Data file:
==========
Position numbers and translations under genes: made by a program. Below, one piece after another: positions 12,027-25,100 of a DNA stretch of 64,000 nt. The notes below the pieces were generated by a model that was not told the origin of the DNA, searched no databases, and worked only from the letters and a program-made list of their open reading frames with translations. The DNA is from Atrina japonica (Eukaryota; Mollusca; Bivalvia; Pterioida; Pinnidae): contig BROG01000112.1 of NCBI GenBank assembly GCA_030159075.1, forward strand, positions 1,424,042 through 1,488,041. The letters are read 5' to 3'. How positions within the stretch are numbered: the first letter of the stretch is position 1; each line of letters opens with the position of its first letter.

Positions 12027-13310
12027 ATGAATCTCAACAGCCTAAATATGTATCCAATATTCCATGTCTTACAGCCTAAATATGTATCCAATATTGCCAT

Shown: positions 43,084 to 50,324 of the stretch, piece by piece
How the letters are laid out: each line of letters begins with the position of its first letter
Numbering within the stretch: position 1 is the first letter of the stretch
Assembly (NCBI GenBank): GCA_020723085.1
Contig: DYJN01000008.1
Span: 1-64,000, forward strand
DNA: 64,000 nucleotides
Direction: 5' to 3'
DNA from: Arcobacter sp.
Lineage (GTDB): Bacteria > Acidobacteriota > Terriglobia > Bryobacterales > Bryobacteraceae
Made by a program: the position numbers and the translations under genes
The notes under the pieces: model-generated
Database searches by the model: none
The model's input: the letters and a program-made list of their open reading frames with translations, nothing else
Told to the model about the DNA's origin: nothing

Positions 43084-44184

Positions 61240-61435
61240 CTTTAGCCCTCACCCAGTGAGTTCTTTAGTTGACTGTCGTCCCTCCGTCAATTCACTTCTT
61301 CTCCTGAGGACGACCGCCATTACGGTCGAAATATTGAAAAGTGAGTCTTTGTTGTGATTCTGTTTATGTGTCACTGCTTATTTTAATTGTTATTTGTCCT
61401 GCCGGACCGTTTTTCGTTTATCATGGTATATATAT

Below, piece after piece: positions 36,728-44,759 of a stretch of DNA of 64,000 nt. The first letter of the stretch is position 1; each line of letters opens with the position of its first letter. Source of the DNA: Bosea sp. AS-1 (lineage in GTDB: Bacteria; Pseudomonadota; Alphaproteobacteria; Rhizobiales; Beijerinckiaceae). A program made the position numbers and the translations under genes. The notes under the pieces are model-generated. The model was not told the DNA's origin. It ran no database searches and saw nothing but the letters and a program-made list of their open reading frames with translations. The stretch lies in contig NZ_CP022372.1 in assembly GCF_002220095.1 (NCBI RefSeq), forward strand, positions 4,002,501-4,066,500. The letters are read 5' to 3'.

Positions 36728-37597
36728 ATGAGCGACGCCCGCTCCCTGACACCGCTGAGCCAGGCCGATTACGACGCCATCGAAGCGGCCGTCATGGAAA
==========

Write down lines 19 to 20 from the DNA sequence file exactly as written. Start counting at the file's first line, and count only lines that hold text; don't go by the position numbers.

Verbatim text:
Positions 43084-44184

Positions 61240-61435